One thing that should be noted is the experience during prolonged use. Of course, there is the additional feel of “hotness” that can be experience from something foreign placed atop your skin. And, for headsets, you might event feel a pinch or annoyance due to the long usage over a given time frame. I can say that even in the heavier built set, there was little discomfort in both heat and weight caused by the set. In fact, I would almost welcome the change in material.
I often found the Striker Pro Zx’ to have variable sound. In some cases there were great mid-to-high’s hitting with clear percussion. Without having an in-line volume control, except for use on everything but the PC, it was a little bit harder to control the overall output threshold. You are definitely not going to get the booming, deeper bass that you would with something that has a bass-boost option, but there is still some thump to explosions and action scenes.
Overall, I was somewhat disappointed with the performance. You’ve got a genuine contender for a spot against the other players in the industry for a sleek headset, and the sound output, while clear, doesn’t pack the depth that Turtle Beach has in its lower end headsets such as the XOFour’s. I found it to be aligning with the Plantronics GamesCom X95’s and the Tritton Detonator’s, both having their own winning attributes. If anything, there could be some compromise in materials used for design, opting for larger speakers, and providing a bit more depth for overall experience.
In terms of cinema sound, I did find that the Striker Pro Zx’s did perform well with various media types, including movies. I viewed them on my Xbox and used the adapter for volume control. There were instances where the sound overpowered the headset causing distortion. This wasn’t apparent when watching watching “Mad Max: Fury Road”, but noticeable in other audio formats. The XOFour’s could simply handle the variable range. Because, of course, what fun is it to just use your high-end gaming set just for gaming?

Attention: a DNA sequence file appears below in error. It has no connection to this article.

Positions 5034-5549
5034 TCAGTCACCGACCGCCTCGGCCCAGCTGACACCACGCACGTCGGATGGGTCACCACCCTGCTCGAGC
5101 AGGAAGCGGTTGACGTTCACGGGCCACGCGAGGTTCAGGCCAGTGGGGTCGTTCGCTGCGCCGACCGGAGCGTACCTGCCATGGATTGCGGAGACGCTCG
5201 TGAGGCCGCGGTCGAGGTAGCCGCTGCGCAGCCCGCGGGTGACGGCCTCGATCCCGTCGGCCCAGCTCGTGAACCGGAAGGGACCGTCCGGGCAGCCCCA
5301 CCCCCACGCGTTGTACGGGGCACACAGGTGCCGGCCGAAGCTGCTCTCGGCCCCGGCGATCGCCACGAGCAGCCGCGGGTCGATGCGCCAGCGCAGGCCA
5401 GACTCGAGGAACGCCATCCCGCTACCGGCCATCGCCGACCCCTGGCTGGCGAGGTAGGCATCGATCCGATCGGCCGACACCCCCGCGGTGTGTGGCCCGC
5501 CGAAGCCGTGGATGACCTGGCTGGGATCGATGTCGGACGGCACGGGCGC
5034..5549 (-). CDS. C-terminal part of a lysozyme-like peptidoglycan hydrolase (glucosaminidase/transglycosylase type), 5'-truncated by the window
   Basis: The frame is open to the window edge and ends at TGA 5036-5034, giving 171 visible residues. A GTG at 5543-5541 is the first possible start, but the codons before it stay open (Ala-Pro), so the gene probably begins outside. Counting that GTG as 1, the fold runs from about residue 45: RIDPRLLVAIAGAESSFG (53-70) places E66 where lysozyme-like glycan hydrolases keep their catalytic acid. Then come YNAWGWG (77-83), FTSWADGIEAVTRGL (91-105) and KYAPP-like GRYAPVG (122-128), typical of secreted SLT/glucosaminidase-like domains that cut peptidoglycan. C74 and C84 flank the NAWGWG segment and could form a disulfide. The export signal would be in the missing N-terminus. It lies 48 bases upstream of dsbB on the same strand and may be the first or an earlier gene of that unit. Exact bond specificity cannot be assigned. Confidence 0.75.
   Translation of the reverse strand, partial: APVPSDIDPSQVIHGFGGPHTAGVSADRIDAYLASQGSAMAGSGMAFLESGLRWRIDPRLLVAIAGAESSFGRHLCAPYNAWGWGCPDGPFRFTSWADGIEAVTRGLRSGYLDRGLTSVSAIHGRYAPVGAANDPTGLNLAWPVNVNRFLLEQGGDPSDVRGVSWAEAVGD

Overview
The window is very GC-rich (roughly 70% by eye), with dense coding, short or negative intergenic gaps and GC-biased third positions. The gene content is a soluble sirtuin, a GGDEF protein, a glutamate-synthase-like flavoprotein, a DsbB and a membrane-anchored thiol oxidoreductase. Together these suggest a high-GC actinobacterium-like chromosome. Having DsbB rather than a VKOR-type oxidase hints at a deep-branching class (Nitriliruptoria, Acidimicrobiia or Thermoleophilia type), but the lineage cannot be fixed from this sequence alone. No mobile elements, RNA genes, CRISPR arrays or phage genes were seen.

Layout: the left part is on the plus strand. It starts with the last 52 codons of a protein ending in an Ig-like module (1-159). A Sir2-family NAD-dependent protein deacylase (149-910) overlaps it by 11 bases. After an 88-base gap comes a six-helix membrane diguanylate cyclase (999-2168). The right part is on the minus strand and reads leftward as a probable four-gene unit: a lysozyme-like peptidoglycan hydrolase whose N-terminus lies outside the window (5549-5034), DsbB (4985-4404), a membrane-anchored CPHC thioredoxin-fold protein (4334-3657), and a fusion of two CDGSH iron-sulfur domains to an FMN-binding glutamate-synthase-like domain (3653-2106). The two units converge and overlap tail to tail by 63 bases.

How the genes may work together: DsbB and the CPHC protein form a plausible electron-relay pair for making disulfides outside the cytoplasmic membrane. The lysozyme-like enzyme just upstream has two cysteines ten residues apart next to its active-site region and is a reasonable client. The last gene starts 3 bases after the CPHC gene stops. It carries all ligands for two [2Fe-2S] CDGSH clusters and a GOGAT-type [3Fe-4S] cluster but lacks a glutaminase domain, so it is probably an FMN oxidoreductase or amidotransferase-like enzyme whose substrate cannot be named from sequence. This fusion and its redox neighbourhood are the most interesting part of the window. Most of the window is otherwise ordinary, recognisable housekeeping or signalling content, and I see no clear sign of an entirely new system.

Previously, mics were considered mostly important for their use during team-gaming sessions. That has changed considerably with the rise of Twitch and YouTube Gaming. I had two follies with the mic that left me more curious than anything.
While using the mic on the Xbox One, you have the ability to hear yourself in the headset. With the mic being uncovered and only in a sheath of rubberized material, it tended to pick up almost everything in the room. I could hear the whiz of my ceiling fan and monitoring of my own voice. This was the complete opposite on the PC, only being able to monitor from a single channel and not nearly enough sensitivity. This might have been due to the chat adapter, but I couldn’t rule out what exactly it was.
I also found it odd that the mic mute was at the top of the adapter, cut off by the “polk” symbol. I often found myself out of habit reaching to mute and hitting nothing but a logo.
The Bottom Line
The Polk Audio Striker Pro Zx is a fair attempt at grasping an untapped market for the audio professionals. They’ve had years to perfect punching audio for home sound systems, but don’t fully pull off the move for the gaming headset market. Things like audio depth, volume in-line (PC) or a audio suite could have remedied the sting from the cost of the set and the overall output they have.
The areas where the Striker Pro Zx excels, fulfills an important aspect to gaming not just on PC, but on console. They deliver great versatility, offering all the necessary input cables to unplug from your PC, walk over to your console to plug into your Xbox One controller and never take off the set. All cables for each of these, including a mic-in for phone use, are included.
While the design fared well, there was a bit more depth to be desired in the overall audio. Crisp highs and mids couldn’t pack any more punch, that is, unless they had the ability to provide more depth to them. The overall quality of the set leaves impressions of durability and sturdiness.
The core mechanism that would draw someone to deviate from previous headsets brand really boils down to the sound. While impressive, the mid and high punches don’t deliver on the real estate space Turtle Beach has managed to do business in.
A console gamer gone rogue. Collector of retro games, pun and dad joke enthusiast. My spotify playlists are out of control. Rocket League anyone?Twitter: enthusiast_greg